Referring to FIG. 1, there is shown a circuit diagram of a conventional back bias voltage detection circuit for a semiconductor memory device. As shown in this drawing, the conventional back bias voltage detection circuit comprises PMOS transistors MP1-MP3 and an NMOS transistor MN1. The PMOS transistor MP1 is connected between a supply voltage source Vcc and a node N1, and has a gate connected to a node N2. The PMOS transistor MP3 is connected between the nodes N1 and N2, and has a gate for inputting a back bias voltage Vbb. The PMOS transistor MP2 is connected between the supply voltage source Vcc and a node N3, and has a gate connected to the node N1. The NMOS transistor MN1 is connected between the node N3 and a ground voltage source Vss, and has a gate connected to the node N1.

The conventional back bias voltage detection circuit further comprises buffers G1 and G2 connected in series to the node N3, for outputting a back bias voltage detect signal bbeb.

The operation of the conventional back bias voltage detection circuit with the above-mentioned construction will hereinafter be described.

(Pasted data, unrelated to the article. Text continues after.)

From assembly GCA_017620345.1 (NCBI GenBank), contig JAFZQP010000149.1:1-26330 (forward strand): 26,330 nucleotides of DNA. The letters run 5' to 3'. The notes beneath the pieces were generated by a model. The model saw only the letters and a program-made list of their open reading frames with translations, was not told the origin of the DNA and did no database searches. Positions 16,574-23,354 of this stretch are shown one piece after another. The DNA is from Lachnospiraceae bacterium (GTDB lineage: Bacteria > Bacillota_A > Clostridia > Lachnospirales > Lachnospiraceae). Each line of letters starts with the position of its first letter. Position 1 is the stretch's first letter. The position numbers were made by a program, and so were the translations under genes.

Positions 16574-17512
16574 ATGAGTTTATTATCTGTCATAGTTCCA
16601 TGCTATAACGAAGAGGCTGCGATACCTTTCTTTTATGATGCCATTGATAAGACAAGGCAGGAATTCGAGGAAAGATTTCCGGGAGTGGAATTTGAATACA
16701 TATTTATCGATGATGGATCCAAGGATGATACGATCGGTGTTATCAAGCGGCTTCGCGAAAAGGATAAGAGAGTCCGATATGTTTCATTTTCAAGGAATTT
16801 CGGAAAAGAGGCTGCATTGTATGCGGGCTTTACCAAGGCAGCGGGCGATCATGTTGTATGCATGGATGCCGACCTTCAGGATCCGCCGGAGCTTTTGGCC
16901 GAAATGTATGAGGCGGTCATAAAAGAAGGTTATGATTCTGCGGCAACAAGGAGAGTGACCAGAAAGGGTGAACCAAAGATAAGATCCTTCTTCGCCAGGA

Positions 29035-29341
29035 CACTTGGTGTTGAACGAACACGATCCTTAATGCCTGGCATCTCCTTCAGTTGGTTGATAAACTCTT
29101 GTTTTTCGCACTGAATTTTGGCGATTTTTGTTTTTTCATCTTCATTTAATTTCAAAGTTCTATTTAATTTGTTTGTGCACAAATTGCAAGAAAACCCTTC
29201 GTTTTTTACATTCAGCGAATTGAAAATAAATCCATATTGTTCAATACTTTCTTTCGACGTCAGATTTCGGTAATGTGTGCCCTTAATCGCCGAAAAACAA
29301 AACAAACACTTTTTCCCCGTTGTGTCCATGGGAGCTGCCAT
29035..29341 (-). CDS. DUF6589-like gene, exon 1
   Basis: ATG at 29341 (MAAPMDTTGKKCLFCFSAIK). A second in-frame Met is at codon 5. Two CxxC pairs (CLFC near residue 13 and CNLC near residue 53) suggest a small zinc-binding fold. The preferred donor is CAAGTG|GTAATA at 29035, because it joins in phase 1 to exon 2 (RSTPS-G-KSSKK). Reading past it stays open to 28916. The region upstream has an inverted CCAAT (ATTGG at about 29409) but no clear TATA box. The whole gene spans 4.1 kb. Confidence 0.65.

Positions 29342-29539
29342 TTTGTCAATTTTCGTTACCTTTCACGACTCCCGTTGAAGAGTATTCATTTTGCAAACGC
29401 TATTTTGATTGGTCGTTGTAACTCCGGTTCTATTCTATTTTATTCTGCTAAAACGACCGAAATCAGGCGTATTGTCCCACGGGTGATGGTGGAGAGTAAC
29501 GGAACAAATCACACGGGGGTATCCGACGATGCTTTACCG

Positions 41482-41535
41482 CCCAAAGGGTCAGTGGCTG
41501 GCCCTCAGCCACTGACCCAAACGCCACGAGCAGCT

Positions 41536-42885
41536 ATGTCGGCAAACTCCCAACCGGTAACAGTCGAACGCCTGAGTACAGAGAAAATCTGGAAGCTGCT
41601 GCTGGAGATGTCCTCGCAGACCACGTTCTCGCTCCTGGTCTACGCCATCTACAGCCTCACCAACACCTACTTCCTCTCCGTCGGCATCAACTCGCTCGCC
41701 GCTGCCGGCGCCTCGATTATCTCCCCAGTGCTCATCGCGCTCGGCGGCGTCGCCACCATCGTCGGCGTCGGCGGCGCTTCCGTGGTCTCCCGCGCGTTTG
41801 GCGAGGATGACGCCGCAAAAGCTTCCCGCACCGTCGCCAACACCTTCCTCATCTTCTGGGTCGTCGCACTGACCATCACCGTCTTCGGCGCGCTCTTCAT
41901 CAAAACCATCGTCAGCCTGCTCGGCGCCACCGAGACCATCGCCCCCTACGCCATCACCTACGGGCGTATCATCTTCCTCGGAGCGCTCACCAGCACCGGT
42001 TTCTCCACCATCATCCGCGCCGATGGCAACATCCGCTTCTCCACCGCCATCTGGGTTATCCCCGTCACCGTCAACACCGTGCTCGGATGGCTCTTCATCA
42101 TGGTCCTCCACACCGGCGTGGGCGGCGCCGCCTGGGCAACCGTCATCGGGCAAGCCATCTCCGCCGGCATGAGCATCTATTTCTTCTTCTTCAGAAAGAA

The back bias voltage Vbb is applied to the gate of the PMOS transistor MP3 to determine the operating state of the PMOS transistor MP3. Namely, if the back bias voltage Vbb is lower than a threshold voltage of the PMOS transistor MP3, the PMOS transistor MP3 is turned on to control the NMOS transistor MN1.

However, the above-mentioned conventional back bias voltage detection circuit has a disadvantage in that it is low in reaction speed because the back bias voltage Vbb is applied to the gate of the PMOS transistor MP3. Also, it is inefficient for the PMOS transistor MP3 to indirectly control a threshold voltage VT of the NMOS transistor MN1.

SUMMARY OF THE INVENTION

Therefore, the present invention has been made in view of the above problems, and it is an object of the present invention to provide a back bias voltage detection circuit for a semiconductor memory device which is capable of readily detecting a back bias voltage and enhancing its operating speed.